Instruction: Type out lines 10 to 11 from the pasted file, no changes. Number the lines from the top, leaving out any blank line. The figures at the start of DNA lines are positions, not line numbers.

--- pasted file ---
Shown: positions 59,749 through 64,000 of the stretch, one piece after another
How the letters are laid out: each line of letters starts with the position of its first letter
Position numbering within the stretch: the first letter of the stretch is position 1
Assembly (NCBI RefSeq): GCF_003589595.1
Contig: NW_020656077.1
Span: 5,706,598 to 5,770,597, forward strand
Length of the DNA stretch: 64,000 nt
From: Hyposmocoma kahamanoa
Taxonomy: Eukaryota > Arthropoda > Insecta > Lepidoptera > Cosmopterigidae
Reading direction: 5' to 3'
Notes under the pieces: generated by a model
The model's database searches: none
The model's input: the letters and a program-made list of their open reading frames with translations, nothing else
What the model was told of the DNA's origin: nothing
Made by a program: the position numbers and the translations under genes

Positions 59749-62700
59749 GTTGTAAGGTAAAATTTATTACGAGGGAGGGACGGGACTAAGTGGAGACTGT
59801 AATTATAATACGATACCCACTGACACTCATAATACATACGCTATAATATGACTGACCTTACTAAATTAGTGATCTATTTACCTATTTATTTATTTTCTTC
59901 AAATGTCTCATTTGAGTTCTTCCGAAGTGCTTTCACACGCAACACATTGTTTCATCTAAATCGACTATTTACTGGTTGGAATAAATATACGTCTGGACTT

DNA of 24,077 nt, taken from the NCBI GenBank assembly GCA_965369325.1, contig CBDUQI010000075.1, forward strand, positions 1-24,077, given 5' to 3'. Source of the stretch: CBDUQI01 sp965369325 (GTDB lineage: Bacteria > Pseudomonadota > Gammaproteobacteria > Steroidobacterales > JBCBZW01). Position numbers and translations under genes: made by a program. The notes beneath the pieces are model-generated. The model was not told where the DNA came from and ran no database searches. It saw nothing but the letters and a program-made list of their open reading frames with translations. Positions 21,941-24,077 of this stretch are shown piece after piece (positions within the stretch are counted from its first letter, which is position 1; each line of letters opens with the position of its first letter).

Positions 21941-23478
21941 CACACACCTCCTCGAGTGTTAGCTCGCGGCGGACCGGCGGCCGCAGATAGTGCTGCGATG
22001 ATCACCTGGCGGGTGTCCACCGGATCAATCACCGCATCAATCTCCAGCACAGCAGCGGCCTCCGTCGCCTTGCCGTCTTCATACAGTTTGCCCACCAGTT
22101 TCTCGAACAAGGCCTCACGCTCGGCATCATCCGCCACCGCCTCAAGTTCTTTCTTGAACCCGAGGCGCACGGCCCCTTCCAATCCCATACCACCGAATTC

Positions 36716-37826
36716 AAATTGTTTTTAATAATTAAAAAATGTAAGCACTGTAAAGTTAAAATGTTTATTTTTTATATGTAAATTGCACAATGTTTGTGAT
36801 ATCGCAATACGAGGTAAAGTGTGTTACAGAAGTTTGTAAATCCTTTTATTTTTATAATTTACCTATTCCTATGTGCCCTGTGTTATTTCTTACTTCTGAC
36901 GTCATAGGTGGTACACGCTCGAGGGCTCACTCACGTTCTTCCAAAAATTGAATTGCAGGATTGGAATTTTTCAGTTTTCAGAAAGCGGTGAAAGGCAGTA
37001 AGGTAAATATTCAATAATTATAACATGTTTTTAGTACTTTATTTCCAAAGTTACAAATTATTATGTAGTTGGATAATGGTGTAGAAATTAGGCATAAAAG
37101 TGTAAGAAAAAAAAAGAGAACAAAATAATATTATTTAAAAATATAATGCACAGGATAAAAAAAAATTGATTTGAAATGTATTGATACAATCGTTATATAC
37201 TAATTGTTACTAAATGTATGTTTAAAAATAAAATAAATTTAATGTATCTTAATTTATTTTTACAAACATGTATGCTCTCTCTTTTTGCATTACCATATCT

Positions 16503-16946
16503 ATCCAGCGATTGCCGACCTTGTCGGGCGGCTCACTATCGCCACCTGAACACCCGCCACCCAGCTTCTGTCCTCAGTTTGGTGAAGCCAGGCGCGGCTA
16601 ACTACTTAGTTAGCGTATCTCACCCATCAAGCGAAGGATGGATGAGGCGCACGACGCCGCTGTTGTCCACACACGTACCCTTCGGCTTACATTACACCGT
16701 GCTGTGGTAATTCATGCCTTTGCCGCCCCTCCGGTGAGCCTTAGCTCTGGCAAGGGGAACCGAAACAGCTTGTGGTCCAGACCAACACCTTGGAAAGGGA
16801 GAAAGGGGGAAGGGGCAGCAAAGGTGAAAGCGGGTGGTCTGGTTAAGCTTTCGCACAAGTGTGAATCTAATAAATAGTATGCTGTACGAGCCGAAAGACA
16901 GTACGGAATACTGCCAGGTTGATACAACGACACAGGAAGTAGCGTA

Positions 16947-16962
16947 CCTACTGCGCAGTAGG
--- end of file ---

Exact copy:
Reading direction: 5' to 3'
Notes under the pieces: generated by a model